There are many moving parts involved in the sale of a condominium, townhome or cooperative share. Is the unit staged to get the best possible price? Is the home priced right? What do sellers need to tell buyers about the homeowner’s association? Some sellers are confused about what they need to tell buyers about their association. Minnesota Statutes Chapter 515B, commonly known as the Minnesota Common Interest Ownership Act (MCIOA), offers guidance. The resale disclosure certificate required under MCIOA sets forth basic information about the association that sellers must provide to buyers, including information about the association’s finances and operations. The certificate can be a very useful tool to help buyers make an informed decision about whether to purchase a particular condominium, townhome or cooperative share.
Which associations must complete a resale disclosure certificate?
Many older townhome and cooperative associations are under the impression that, because they are not governed by MCIOA, they are not subject to the disclosure requirements of MCIOA. They are incorrect. Section 515B.1-102(b)(3) of MCIOA provides that Section 515B.4-107, applies to all planned communities and cooperatives, regardless of when they are created. (Nearly all of the provisions of MCIOA apply to all condominium communities, including the resale disclosure requirements.) Therefore, all townhome, condominium and cooperative communities are subject to the resale disclosure requirements of MCIOA, even if the community is not otherwise subject to MCIOA.
Who is responsible for providing the resale disclosure certificate?
Under MCIOA, the seller must provide the resale disclosure certificate and related documents to the buyer. The association must furnish the completed resale disclosure certificate within 10 days after receipt of a request from the seller or his agent.
What information should be disclosed in the resale disclosure certificate?
The form of the resale disclosure certificate is set forth in Section 515B.4-107 of MCIOA.
- Paragraph 2 provides information about assessments, including any unpaid assessments, fines or charges. Under MC-IOA, a buyer is not liable for any unpaid common expense assessments, including special assessments, if any, not disclosed in the resale disclosure statement.
- Paragraph 5 recites what components of the community the association is obligated to replace and how the replacement cost is funded (i.e., whether the cost is “charged back” to the unit owner or funded through annual or special assessment).
- Paragraph 13 asks whether there are any “matters affecting the occupancy or use of a unit, or the unit owner’s obligations with respect to the unit” that are deemed material. Disclosures made here might reference, for example, leasing restrictions, identification of the community as a 55-plus community, whether the building or community is a “no pets” community, etc.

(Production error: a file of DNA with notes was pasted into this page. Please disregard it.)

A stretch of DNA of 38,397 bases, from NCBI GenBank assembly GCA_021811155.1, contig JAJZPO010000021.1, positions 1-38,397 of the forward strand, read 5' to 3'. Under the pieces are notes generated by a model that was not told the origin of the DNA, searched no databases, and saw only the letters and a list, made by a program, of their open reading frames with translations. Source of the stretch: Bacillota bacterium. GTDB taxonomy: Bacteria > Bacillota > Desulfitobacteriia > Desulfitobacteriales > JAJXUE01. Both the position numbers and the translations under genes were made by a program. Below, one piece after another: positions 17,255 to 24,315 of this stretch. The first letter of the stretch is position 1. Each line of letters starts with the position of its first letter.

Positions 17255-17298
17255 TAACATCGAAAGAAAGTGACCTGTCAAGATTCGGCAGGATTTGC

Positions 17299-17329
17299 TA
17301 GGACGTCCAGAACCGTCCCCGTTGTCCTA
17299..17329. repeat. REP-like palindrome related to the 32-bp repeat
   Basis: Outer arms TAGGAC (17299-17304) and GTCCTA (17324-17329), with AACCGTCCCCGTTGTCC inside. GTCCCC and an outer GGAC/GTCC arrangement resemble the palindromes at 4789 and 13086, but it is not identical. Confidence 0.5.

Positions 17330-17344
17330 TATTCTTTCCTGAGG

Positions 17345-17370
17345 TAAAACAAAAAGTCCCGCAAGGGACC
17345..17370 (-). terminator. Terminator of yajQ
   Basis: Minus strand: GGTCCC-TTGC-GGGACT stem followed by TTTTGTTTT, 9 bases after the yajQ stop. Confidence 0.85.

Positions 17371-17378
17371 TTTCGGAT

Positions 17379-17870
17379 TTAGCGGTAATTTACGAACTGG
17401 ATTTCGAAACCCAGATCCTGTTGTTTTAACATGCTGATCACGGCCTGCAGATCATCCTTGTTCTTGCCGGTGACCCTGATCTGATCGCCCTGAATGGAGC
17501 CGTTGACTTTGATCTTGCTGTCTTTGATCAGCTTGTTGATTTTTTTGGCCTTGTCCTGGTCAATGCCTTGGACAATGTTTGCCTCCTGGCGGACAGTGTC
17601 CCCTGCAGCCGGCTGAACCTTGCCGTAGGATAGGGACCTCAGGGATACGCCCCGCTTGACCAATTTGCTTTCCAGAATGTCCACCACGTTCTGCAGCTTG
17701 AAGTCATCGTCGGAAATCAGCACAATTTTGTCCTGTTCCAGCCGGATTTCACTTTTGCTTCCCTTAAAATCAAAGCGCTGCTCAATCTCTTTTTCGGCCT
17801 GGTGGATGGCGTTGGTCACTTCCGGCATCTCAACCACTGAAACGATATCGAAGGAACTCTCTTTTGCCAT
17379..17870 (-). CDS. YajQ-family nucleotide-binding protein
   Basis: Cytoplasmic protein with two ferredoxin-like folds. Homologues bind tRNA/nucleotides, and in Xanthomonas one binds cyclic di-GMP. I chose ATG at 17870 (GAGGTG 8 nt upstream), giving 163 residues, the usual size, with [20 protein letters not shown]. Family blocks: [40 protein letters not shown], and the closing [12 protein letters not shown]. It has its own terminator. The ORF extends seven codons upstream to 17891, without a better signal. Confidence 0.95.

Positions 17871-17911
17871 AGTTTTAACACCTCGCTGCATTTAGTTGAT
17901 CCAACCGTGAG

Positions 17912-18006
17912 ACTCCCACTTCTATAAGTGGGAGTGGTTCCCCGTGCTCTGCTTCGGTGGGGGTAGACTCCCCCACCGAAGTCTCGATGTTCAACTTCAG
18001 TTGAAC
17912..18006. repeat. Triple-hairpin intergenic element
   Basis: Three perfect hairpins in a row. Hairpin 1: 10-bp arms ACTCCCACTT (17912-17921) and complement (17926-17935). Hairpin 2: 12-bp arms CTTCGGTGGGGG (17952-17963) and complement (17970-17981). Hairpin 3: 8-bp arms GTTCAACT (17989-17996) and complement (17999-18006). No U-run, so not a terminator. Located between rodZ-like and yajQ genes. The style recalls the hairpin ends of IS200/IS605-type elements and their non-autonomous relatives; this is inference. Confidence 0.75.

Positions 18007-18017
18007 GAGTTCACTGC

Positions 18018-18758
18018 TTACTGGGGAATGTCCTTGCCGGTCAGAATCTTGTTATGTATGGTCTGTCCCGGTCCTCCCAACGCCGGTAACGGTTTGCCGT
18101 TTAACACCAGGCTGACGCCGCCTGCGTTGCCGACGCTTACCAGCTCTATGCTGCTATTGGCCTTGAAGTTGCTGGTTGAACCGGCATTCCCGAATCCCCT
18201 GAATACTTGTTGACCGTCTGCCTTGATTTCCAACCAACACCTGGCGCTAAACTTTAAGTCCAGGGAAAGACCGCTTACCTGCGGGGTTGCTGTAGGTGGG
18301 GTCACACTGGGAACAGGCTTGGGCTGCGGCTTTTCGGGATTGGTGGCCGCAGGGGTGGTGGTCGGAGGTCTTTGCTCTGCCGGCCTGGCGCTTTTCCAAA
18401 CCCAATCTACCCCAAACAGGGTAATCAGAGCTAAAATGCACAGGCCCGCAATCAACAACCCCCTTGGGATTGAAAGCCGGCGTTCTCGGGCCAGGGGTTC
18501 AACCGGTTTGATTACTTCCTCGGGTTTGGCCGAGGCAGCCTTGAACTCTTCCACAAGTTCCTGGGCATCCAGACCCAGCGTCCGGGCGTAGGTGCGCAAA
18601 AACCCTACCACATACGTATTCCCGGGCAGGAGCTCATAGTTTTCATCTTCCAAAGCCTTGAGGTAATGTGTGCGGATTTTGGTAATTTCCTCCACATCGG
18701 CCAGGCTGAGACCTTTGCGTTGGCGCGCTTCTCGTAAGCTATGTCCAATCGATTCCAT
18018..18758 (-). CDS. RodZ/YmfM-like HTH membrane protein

Is the buyer entitled to cancel the purchase agreement after receiving the resale disclosure certificate?
Yes. Unless a buyer is given the resale disclosure certificate more than 10 days prior to signing the purchase agreement for the unit, the buyer may cancel the purchase agreement within 10 days after receiving the certificate. This 10-day period may be modified or waived, in writing, by agreement of the buyer only after the buyer has received and had an opportunity to review the certificate. The seller may not (1) condition the sale of a unit on the buyer’s willingness to modify or waive the buyer’s 10-day right of rescission; (2) contractually obligate the buyer to modify or waive the 10-day right of rescission; or (3) include a modification or waiver of the 10-day rescission period in the purchase agreement. To be effective, a modification or waiver of the 10-day rescission period must be in writing and must be signed at least three days after the buyer receives the certificate.
How does a buyer cancel the purchase agreement based on the resale disclosure certificate?
A buyer who wishes to cancel a purchase agreement during the 10-day review period may do so by hand-delivering or mailing notice of cancellation to the seller or the seller’s agent within the 10-day period. If a buyer cancels the purchase agreement based on the certificate, buyer is entitled to a prompt refund of all earnest money and any other payments made by buyer.
The resale disclosure certificate is an important part of the disclosures made by a seller related to the sale of a condominium, townhome or cooperative share. The operations of the association should be an integral part of a buyer’s purchase decision. Buyer should carefully review the resale disclosure certificate to ensure purchasing the subject property is the right decision for the buyer.
This article was originally published in Real Estate Agent Magazine.